Exactly what happened that day is in dispute. Some folks swear that Dempsey knocked Tony out with that first left hook. Others argue Galento never hit the canvas. Lou Stillman later recalled that everyone in the gym could hear Dempsey’s left hook land to Galento’s head. Lou was not a man to exaggerate.

The third fight was years later on September 15, 1939, at Municipal Stadium in Philadelphia. Galento met Lou Nova in a 15-round bout. It was one of the dirtiest fights in ring history. Tony fought his fight this time. The Ring described the fight this way: “One of the most disgraceful fights staged since the days of the barroom brawls. Galento was permitted to thumb Nova’s right eye until it reached a terrible condition. Finally Nova went down in the 14th round after being fouled for the last time.” Lou had been knocked down five times. He was in the hospital for most of the following year, while the doctors fought to save his right eye.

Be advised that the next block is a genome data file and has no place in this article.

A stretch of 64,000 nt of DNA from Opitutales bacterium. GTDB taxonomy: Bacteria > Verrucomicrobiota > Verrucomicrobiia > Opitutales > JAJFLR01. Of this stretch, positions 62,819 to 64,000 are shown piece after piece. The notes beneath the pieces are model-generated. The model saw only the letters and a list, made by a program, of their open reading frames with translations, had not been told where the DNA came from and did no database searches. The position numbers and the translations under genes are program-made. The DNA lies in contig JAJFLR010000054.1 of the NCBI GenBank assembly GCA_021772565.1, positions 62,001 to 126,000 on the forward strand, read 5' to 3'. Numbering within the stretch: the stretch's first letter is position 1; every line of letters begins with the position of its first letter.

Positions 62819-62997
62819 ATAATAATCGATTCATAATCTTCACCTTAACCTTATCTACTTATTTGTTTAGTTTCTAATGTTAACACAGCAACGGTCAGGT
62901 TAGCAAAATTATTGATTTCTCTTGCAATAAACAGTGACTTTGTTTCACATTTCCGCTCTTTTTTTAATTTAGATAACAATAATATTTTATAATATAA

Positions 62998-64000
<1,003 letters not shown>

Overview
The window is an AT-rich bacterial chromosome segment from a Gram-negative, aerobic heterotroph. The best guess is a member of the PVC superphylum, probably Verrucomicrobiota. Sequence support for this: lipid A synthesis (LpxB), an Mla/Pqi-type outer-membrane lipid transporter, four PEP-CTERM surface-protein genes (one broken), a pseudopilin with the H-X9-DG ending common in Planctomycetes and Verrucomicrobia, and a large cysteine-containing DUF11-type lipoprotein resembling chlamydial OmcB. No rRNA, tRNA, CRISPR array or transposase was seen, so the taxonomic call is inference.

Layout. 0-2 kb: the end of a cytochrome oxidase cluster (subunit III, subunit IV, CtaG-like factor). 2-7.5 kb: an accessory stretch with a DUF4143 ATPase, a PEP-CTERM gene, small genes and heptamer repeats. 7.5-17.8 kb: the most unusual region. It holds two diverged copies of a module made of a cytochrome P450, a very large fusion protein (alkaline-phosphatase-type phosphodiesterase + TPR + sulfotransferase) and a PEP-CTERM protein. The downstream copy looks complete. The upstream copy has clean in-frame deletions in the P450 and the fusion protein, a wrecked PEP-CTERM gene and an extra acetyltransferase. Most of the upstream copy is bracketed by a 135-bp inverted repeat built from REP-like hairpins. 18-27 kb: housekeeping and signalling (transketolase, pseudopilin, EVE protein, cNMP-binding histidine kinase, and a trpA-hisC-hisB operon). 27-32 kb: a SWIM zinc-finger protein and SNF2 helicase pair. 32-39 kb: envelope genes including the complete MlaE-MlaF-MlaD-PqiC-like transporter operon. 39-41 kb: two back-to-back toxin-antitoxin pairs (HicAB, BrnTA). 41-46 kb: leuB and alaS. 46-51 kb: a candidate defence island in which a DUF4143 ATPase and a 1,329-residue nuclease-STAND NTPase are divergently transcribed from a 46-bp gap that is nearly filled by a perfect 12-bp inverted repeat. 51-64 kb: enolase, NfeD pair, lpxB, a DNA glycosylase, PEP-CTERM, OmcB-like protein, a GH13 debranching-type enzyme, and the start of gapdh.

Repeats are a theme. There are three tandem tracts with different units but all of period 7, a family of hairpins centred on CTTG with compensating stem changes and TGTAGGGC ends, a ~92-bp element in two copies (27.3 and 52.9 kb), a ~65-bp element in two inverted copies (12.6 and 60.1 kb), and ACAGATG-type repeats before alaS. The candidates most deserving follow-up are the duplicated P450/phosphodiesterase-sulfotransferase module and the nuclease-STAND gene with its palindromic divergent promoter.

Tony’s next big bout was against Max Baer at Roosevelt Stadium, in Jersey City, New Jersey on July 2, 1940. Galento never showered for weeks before a fight. He used his body odor as a weapon. Baer said “He smelled of rotten tuna and a tub of old liquor being sweated out.” Galento was favored to win this fight but Max stopped him in a RTD 7. It seems Tony had cut his lip in another barroom brawl with his brother Russell, just days before this fight. They had argued over some free tickets to the bout for Russell and his friends. Tony had New Jersey fight doctor Max Stern stitch him up for the fight but Baer busted the lip open in the first round. Galento swallowed so much of his own blood that he was unable to continue. Tony later blamed the loss on his “inability to hook him around the head and head butt him.” Ironically Doc Stern was the same doctor who had once helped Baer out. Stern had numbed Baer’s broken hands with Novocain, minutes before his fight with Joe Louis in 1935. (Note: Sadly the drug wore off just as the fight began and Baer was unable to hit with any power. He was stopped by Louis in four rounds.)